The Clayton County School Board didn’t go far in finding a new district superintendent, and upset some by settling for the longtime educator who’s held the interim job for nearly two years.
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Staff writer Eric Stirgus contributed to this article.
Clayton Schools and the Southern Association of Colleges and Schools: A Timeline
November 2007: Several members of the Clayton County school board file complaints with SACS citing what they consider unethical behavior by fellow board members.
August 2008: SACS revokes accreditation for the Clayton County School District. It is the first school system in 40 years to lose its accreditation. The loss is not due to academics but to a dysfunctional school board, ethics complaints and violations of the state’s open meeting law. Gov. Sonny Perdue removes four school board members, saying they violated their duties.
May 2009: Accreditation is restored on a probationary basis.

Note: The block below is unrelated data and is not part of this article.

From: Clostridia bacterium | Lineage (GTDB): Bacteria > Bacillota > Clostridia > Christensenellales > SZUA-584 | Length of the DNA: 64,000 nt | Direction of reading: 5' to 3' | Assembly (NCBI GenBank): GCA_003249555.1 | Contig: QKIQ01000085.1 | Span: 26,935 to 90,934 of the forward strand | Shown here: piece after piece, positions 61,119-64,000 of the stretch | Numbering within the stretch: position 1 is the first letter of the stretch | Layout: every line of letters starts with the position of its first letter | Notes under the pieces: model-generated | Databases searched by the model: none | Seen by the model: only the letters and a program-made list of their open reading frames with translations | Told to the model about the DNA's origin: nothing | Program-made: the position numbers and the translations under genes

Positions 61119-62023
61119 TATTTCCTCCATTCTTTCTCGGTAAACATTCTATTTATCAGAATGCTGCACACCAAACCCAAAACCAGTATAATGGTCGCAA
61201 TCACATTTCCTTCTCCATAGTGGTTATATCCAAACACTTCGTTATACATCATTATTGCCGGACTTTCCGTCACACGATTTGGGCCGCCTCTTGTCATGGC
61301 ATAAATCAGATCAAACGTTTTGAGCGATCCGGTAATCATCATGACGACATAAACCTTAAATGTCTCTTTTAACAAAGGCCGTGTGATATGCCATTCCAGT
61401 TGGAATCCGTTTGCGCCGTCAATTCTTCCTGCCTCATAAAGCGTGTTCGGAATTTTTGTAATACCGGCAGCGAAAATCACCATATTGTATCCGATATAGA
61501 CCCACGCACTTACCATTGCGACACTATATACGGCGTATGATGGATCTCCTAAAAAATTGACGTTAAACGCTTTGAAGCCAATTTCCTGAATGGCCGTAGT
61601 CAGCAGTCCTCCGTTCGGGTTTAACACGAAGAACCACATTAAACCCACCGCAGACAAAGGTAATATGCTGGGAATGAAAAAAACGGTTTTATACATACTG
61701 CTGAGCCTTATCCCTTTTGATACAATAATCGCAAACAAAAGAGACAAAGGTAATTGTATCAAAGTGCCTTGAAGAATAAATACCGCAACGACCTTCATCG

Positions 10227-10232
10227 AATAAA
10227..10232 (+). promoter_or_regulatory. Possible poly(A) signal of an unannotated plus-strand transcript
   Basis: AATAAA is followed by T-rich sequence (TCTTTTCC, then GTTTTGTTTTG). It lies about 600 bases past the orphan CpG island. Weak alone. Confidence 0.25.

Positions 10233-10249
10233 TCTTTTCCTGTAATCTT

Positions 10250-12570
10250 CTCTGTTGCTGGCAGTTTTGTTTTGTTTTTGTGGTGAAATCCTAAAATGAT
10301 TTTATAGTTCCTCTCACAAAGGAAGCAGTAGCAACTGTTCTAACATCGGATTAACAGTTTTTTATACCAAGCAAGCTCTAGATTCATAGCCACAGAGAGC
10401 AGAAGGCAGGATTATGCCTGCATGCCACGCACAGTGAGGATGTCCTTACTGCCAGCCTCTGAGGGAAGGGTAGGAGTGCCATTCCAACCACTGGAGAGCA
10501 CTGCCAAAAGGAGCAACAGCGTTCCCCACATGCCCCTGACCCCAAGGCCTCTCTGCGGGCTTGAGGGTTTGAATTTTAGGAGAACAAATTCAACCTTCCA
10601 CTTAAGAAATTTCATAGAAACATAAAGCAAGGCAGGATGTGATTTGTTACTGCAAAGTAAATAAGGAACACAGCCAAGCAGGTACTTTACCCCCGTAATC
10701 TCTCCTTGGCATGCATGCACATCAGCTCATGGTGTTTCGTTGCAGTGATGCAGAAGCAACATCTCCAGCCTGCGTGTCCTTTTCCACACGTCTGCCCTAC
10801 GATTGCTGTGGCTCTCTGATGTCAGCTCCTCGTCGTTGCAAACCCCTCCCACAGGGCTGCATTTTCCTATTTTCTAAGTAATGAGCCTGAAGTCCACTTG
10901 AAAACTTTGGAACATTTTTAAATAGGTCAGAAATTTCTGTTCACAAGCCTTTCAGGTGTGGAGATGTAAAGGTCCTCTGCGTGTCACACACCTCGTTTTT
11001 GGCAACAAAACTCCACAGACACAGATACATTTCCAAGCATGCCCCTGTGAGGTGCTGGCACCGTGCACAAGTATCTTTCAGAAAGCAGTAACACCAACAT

August 2011: The Clayton school system celebrates accreditation being fully restored.
January 2012: Reports say board members have been preoccupied with personality clashes, sanctions against fellow board members and other drama.
September 2012: Clayton school Superintendent Ed Heatley receives a “letter of concern” from SACS. The letter questions whether the school board is having issues similar to those that caused the system to lose accreditation in 2008.
April 2013: A review team of 12 evaluators visit Clayton schools as part of a regular five-year accreditation review; the district retains its accreditation.
About the new Superintendent
Name: Luvenia W. Jackson
Job: Superintendent of Clayton County Public Schools
Experience: 33 years in public education, including stints as a special education teacher, president and chief executive officer of the Georgia Association of Educators, assistant principal, principal, assistant superintendent for student services, chief of student services for policy and legislation, chief communications and information officer and special assistant to the superintendent.
Education: bachelor of science, elementary special education and early childhood elementary education, Georgia State University; master of education, administration and supervision, Georgia State University; master of education in interrelated special education, Georgia State University; education specialist, education leadership administration and supervision, West Georgia College.